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'Multitasking without interrupt (ot re: spooling ex'
1999\05\19@161405 by Graeme Smith

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Your right of course....

Actually I was using the Print Spooler as an example, and it predates DOS
by a wide margin. IBM mainframes used a similar task as did digitals minis
and so on. In fact linux actually creates a "spooler" directory for each
users account.

To point out that in ONE implimentation it uses an interrupt, is to ignore
the fact that in SOME of these implimentations it might not have, and as a
"BACKGROUND" task, it certainly didn't need to, if the system is based on
a cooperative sequencing algorythm.

Interrupts were not all that prevalent in early computers, and I beleieve
that spoolers were found necessary, long before interrupts became derigor.
After all, if you are running a task that takes a long time, you have to
have SOME way of switching back and forth between it and your main tasks.

It is my guess that SPOOLERS PREDATE either dos or interrupts by a WIDE
margin. They are sort of the flip side of POLLING, another technique that
has fallen by the wayside since the implimentation of interrupts.

I hope this clarifies to some extent the nature of the difference between
an algorythm that is "Generally Interrupt driven" and an algorythm that is
"Interrupt dependent".

                               GREY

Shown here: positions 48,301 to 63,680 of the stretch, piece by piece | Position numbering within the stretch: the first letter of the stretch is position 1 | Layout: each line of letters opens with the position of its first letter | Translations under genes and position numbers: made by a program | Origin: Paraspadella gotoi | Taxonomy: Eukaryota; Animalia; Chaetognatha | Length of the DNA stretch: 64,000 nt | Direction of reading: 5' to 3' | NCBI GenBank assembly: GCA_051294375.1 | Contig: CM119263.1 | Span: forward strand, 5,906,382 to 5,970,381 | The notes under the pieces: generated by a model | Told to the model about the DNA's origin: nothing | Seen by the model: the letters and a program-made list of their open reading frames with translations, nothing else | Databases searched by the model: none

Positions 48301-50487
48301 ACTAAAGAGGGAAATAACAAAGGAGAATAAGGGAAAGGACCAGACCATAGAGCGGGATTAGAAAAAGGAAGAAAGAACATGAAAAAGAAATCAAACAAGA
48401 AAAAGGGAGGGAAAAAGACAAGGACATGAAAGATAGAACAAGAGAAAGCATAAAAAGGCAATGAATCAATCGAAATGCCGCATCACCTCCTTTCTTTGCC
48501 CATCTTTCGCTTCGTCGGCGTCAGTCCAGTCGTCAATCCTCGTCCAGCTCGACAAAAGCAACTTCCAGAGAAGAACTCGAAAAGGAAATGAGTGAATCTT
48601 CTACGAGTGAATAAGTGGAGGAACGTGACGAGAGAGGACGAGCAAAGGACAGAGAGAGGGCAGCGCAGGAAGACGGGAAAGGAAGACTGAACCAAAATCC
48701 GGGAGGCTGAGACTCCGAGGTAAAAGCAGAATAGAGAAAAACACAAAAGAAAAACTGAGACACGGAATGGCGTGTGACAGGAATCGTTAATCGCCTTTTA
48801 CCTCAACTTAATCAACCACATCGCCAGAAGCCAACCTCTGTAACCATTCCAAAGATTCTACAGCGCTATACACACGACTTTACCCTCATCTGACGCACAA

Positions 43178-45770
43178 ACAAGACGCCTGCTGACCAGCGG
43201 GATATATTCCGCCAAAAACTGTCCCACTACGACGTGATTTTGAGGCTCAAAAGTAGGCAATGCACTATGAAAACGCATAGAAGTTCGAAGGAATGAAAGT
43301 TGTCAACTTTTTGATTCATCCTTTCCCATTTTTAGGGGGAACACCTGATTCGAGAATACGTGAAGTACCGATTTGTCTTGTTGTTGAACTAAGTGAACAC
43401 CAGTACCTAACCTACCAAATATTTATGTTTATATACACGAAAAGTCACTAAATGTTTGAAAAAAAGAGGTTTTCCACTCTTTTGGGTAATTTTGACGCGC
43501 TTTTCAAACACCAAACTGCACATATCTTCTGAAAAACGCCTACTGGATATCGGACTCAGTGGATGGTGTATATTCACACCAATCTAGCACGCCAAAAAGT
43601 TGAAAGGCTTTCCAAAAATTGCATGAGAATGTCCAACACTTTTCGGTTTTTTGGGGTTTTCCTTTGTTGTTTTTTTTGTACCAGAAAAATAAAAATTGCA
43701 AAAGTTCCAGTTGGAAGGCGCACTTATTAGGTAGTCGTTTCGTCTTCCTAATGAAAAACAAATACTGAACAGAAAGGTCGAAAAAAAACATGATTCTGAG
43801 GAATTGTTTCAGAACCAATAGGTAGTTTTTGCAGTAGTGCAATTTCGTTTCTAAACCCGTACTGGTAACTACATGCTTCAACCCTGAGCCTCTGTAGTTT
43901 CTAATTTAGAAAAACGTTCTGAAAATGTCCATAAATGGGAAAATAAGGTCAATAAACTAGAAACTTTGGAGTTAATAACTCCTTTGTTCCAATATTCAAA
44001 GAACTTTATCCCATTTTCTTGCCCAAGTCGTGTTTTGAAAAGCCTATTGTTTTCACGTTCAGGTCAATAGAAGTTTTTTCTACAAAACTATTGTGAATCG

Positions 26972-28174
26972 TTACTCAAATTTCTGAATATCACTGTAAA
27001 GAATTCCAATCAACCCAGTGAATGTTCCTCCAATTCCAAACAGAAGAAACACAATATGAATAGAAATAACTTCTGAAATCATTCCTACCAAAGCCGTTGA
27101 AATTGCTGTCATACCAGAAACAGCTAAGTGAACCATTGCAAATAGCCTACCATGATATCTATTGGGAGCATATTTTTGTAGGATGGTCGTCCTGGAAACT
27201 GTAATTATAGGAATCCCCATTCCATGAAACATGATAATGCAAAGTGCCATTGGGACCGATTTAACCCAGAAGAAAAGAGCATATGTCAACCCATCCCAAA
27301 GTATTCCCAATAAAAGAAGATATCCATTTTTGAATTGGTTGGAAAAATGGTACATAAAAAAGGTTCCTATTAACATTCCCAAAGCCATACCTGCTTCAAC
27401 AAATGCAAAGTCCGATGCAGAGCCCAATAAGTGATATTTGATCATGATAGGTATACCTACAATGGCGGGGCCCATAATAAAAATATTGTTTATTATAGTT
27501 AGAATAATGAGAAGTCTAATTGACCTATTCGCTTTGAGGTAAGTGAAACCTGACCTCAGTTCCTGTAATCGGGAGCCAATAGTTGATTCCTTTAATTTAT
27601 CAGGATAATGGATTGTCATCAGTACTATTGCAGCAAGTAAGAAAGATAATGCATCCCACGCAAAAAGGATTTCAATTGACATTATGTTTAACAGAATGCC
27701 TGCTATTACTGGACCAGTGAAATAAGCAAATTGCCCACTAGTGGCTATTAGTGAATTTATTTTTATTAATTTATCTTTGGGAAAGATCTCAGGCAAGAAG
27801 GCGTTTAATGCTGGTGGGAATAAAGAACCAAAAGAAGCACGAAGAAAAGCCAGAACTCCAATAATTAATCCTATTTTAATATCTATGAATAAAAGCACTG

GRAEME SMITH                         email: spam_OUTgrysmithTakeThisOuTspamfreenet.edmonton.ab.ca
YMCA Edmonton

Address has changed with little warning!
(I moved across the hall! :) )

Email will remain constant... at least for now.


On Mon, 17 May 1999, Dr. Imre Bartfai wrote:

{Quote hidden}

1999\05\19@180821 by William Chops Westfield

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   Actually I was using the Print Spooler as an example, and it predates DOS
   by a wide margin. IBM mainframes used a similar task as did digitals minis
   and so on. In fact linux actually creates a "spooler" directory for each
   users account.

I think you'll find that the original use of "spooling" was to send
printer or cardpunch output to a magtape rather than a physical printer.
Magtape speeds were more matched with CPU speeds, and this avoided having
the ($$$$$$$$) CPU have to sit around and wait for the (slow) printer.
An appropriately equipped printer could print directly from the magtape.
IIRC, "SPOOL" is an acronym, and one of the "O"s is for "offline."

Whether there is a print spooling application on your computer is
completely separate from whether the printer hardware uses interrupts or
not.  Printer interrupts are neither necessary nor sufficient to
implement spooling (in the modern sense of "spooling."

I suspect the original intent was for PC printers to use the interrupt
line, but that there was such variation in the printer-side
implementation of the signal that this proved to be impractical.  You
really do NOT want "interrupt per character" behavior on a high speed
printer (interestingly, some serial UARTS have similar problems -
dispite FIFOs, they end up doing per-character interupts.)  OTHO, some
of the "printer buffers" that go in between your computer and the
printer COULD more easily make good use of interrupts - I don't know
whether any of them do.

BillW

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